Link It, Mark It
Vladimir Frelih, Dragan Matić, Arjan Pregl, Danijel Babić, Selman Trtovac, Igor Friedrich Petković, Maryam Mohammadi, Samson Ogiamien, Arif Kryeziu, Mawiead Al Karam, Zoë Guglielmi
The concept and theme of the project are rooted in the term ERASED, which refers to the 1990s and various forms of discrimination the civilian population was exposed to by the state acting via its institutions. The term Erased includes various repressive acts, discrimination based on ethnicity, religion, gender, age, race, economic and other affiliations. The cancellation of an individual’s identity was reflected in the deprivation of the right to citizenship, deletion from various records, denying the right to vote, forced migration, exile, refuge, displacement, etc. In that sense, the thematic framework of the project speaks simultaneously about lost identities and lost generations, which, according to some analyses and research, mostly refers to people born in this area between 1960 and 1985. These are the generations of people who have lost their homeland, place of residence, employment, property, citizenship, personal and social integrity, who have been deprived of basic human rights, which are supposed to be guaranteed and inalienable by the Universal Declaration of Human Rights and the European Convention on Human Rights. These, mainly irreparable losses lie in the core of a special, although less recognised consequence – a stolen youth, as well as the post-effects of growing up and maturing in specific circumstances that prevailed during the 1990s, which are more or less evident today. Witnessing the violation of the basic civilisational principles brought on by the disintegration of the SFRY and years of war, sanctions and economic and cultural isolation, and the following transition period, these generations are designated as generations left to chance.
The theme ERASED puts emphasis on the distinctive socio-political context in which generations of artists matured professionally during the 1990s, while their artistic practice coincides in time and theme with experiences and events from that period and continues to this day. The concept of the project opens a field for new research in which, through activism, democratisation and culture of remembrance, the general issues related to spatial, temporal and social circumstances in the region are considered.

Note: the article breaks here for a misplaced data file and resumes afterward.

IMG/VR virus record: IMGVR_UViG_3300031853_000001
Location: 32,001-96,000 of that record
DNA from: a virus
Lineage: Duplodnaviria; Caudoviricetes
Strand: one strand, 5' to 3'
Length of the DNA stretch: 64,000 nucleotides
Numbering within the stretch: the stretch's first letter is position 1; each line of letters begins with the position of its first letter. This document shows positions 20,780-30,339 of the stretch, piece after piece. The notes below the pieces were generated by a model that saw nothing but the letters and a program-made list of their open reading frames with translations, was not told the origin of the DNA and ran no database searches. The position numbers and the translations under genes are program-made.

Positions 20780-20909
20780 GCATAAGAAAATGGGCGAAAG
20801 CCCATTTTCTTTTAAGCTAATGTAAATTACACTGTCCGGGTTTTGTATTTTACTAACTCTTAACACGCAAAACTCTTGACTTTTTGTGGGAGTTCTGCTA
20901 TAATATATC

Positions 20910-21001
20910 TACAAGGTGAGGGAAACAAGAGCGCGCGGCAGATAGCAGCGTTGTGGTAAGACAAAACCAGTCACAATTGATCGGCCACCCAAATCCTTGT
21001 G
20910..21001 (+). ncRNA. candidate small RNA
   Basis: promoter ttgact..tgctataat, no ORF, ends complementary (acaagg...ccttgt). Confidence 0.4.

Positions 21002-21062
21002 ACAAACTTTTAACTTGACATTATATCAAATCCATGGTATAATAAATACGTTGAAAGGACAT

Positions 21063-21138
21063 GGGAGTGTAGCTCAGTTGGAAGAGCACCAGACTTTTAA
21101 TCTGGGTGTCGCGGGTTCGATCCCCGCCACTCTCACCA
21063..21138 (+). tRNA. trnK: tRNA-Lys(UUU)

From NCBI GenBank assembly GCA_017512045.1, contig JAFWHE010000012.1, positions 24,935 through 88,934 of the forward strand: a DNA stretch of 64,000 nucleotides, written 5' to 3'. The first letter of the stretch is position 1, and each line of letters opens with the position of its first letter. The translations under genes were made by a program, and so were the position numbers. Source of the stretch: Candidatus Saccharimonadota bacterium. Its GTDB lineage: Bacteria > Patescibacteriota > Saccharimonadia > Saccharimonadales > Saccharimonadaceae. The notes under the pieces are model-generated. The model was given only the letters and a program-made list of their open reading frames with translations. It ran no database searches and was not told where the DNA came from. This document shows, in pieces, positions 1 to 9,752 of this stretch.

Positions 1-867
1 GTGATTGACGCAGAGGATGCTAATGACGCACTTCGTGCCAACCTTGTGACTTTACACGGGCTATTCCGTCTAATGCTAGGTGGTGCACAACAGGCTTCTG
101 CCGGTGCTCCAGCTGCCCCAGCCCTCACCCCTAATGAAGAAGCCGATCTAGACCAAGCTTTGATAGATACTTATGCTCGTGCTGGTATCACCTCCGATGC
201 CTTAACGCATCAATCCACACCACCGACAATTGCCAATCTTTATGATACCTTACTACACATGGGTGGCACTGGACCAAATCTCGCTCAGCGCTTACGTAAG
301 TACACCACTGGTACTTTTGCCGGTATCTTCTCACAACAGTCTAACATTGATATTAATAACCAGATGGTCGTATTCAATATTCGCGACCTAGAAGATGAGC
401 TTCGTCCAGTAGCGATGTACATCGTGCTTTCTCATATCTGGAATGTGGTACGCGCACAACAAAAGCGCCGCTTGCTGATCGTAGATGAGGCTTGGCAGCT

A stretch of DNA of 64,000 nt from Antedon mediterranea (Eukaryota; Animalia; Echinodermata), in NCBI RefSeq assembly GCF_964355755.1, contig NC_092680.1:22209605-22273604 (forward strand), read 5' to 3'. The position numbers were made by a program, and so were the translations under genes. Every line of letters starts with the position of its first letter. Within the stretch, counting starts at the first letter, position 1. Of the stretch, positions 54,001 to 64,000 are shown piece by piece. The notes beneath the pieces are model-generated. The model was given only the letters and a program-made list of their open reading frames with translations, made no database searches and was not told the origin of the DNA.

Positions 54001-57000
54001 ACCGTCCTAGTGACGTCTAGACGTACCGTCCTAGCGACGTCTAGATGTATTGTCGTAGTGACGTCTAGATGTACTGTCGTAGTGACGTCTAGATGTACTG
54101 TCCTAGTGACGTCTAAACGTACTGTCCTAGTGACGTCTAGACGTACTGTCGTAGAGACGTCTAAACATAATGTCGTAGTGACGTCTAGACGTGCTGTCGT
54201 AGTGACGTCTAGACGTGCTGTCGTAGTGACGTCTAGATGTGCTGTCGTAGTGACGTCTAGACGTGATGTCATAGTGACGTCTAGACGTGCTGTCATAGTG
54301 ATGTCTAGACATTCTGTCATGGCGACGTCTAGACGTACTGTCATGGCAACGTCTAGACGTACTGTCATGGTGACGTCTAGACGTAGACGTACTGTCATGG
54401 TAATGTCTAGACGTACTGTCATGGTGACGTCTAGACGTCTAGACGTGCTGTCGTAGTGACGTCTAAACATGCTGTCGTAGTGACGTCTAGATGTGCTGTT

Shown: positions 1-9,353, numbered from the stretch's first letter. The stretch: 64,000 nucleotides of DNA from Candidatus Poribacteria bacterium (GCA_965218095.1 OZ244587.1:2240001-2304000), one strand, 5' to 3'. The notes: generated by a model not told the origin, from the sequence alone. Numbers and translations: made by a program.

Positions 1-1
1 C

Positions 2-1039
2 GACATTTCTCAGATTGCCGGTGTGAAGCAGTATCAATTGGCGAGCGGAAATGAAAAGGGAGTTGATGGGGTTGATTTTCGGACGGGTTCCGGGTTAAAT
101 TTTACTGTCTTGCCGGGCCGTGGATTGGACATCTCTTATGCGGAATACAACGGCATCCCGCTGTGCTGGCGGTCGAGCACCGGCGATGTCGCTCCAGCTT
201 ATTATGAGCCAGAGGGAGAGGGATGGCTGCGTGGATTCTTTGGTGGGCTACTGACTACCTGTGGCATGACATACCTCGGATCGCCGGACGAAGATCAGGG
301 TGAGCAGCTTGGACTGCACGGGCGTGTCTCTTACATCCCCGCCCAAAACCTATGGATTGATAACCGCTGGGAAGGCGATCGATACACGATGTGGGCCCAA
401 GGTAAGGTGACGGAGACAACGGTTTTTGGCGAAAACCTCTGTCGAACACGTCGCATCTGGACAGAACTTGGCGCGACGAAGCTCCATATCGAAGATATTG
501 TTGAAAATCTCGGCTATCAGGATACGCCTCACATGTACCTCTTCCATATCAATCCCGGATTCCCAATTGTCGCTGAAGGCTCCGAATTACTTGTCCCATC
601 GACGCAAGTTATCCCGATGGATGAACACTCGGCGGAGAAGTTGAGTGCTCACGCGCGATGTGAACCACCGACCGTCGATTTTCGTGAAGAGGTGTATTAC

The project is included in the bid-book for the European Capital of Culture application and is implemented with the support of the Foundation “Novi Sad – European Capital of Culture” within its programme arch Migrations, and is supported by the Open Society Foundation, Serbia, City Administration for Culture of Novi Sad and the Austrian Cultural Forum.
The 1990s will be remembered as the years that changed the world, as a crucial turning point of the beginning of globalisation and the transformation of our human civilisation. The Fall of the Berlin Wall, the collapse of the USSR, the end of the Cold War, as well as the emergence of new states and the civil war in the former Yugoslav territories, are just some of the decisive political events that changed the map of Europe. Consequently, all these events resulted in the migratory process of populations driven by the new circumstances to seek social and economic security throughout Europe and the world. And while Europe was uniting, the space of Eastern Europe and the Balkans was falling apart and going through a painful and traumatic process of transition. On the other hand, the 1990s will also be remembered as the time when the Internet appeared, a period when we transitioned from the analogue to the digital, which ultimately caused a radical transformation of the social and public context. This was the beginning of globalisation, a hitherto unseen global networking and connecting through new technologies and media, a new technological revolution that made the world less unknown and more accessible, but also far more vulnerable and susceptible to economic, social, political and last, but not least, climate and environmental changes that we do feel today indeed.
For the generations of SFRY artists who began their professional careers during the 1980s and early 1990s, this period was full of challenges that required adapting and responding to new circumstances. From a peaceful, relatively well-organised and established system, we got a chaotic world and societies whose needs and priorities became subject primarily to the circumstances of war. War, persecution, crime and the frenzied greed for money, the transition from the socialist to the ruthless capitalist model, brought numerous problems and upheavals engulfing entire generations of people.